The Teamsters’ Nightmare
Tuesday night, I stopped off on the way home from work to pick up some groceries. Pat had taken the day to go south and help Zorro with various boat-related tasks, so I was driving Gerald’s Jeep, the Gila Monster. For those who haven’t been following this blog long, I’ll give a description: It’s a Cherokee, four-door, approximately 1991 (I’m sure Gerald can correct me if I don’t have the year exactly right), originally jungle green, but somewhat faded now, and equipped such that it would be at home on the Serengeti, with a heavy-duty equipment rack on the top, an elevated suspension, big desert-worthy tires, and a whole lot of other rugged equipment.
Normally, especially when I don’t have a lot of groceries, I’m perfectly happy carrying my own groceries out to the car, but because it was late at night, the store staff insisted that I have someone carry my groceries out for me, presumably also providing some security.
We got to the Gila Monster, and as I was struggling with the balky remote-unlocking mechanism, the kid said, “Wow, nice Jeep!”
“It’s my son’s,” I said, as I finally got at least the driver’s door to unlock and reached inside to unlock the back door. “He’s away at college, and it costs $800 to park on campus there, so now I get to drive it.”
“Cool,” the kid said as he put the groceries in the back seat. “You take it off road?”
I didn’t have the heart to admit I hadn’t actually taken this off-road-worthy vehicle off-road, but the idea did trigger memories …
(cue glockenspiel arpeggios and wavering images, shifting into a view of the past)
Before Gerald was born, Pat and I had a Toyota Corolla. This was not the sort of car that nowadays bears the name of Toyota Corolla. This was a small car, but it was built like a truck. It was rear-wheel-drive, not front, and it had body-on-frame construction, not unibody. It had tires far larger than any small car has nowadays, and it used truck-sized windshield wipers. When I bought a steering-wheel cover, the car size didn’t fit; I had to exchange it for the truck size.
One beautiful fall day, Pat and I had been shopping in Albuquerque, and we decided on the way home to stop by Dixon’s Apple Farms near Cochiti Lake. We were out of luck on the apples – that year’s harvest had been slim, and Dixon’s had sold out by the time we got there. But it was a gorgeous day, with golden sunlight coming out of a bright turquoise sky, bringing out the fire in the leaves of the cottonwoods along the valley. The air was not so much cold as crisp, with the sort of tingle that I would have gotten from a fresh, tart apple, had Dixon’s not run out. We decided that a scenic drive was in order.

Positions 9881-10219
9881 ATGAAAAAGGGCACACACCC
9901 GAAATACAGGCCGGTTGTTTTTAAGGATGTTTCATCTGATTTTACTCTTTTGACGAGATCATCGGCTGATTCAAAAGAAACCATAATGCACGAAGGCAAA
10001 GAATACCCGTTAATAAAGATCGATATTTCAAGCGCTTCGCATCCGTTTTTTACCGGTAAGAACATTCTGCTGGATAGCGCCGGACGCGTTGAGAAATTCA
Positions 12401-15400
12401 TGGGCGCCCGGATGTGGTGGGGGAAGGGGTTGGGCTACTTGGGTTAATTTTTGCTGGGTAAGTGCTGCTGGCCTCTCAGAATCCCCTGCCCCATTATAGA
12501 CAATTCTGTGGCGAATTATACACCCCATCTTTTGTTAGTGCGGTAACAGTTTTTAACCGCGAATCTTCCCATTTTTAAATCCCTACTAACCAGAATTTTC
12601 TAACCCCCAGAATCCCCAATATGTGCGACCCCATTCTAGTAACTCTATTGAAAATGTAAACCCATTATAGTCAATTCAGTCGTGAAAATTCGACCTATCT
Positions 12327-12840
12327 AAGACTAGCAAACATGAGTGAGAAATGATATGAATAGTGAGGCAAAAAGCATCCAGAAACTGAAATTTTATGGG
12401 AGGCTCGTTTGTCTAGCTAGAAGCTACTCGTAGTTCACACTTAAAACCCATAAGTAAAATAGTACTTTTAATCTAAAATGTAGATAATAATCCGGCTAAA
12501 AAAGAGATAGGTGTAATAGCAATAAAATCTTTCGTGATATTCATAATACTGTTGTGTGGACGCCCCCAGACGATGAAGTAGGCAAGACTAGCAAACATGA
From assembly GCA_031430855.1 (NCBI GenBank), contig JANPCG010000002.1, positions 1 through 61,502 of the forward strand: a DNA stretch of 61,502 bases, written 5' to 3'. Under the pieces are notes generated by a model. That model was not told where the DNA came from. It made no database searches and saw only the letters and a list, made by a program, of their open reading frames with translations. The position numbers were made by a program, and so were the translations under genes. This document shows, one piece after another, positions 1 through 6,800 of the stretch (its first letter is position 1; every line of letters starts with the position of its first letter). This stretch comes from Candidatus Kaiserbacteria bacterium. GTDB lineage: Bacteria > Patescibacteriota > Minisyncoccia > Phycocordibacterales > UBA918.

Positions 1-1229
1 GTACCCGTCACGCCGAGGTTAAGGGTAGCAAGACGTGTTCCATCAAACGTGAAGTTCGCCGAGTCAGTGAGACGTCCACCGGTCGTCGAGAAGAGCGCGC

We had a Forest Service map, and it showed a road that went up Bland Canyon, through the ghost town of Bland, and eventually to the highway that ran through the Valles Caldera. There were some squiggly bits along the road just past Bland, but they didn’t look too frightening.
The road to Bland was nice and straight and smooth, except for one rock sticking up out of the road like a dinosaur’s tooth. Instead of going around it, Pat straddled it, and it gave the car a jolt. Ironically, that one rock in the smooth part of the road was the most serious damage the car took during that day’s drive. It dented the skid plate (yes, did I mention that car was built like a truck?), and it even nicked the bottom of the oil pan.
Past Bland, things changed. The road became very steep, and very rocky, and there was a hair-raising series of switchbacks. Pat quickly learned that the way to make progress was to keep the tires on the highest rocks. We soon realized that once we had started up, there was no turning back. Our valiant little car could crawl up boulders, but, even if there had been some place we could turn around, the journey down would be harder than continuing to go up.
We made it to the top, and we were rewarded by some awesome scenery of fantastic fall foliage. New England may have gazillions of colors, but the mountains of New Mexico have the brilliant fire of the aspens, bright yellow as if we’ve borrowed a bit of the sun.
I later learned that the route we had traveled was known as the “Teamsters’ Nightmare,” from the early mining days when mule-drawn wagons would bring ore into Bland from mines higher up in the mountains. The steep and rocky road, with its tight switchbacks, was the scene of many accidents, killing dozens of men and mules. Nowadays, it’s popular with four-wheel-drive enthusiasts.
(cue glockenspiel arpeggio and shifty visuals again)
It would be fun to take the Gila Monster up the Teamsters’ Nightmare. Maybe I could sneak off sometime. Or maybe when Gerald gets home for winter break, he and I could go together, a sort of parent-child bonding. I wonder how many other young people have moms who would enjoy off-roading with them. For that matter, it would be cool for Gerald to say, “My mom did Teamsters’ Nightmare in a Toyota Corolla!”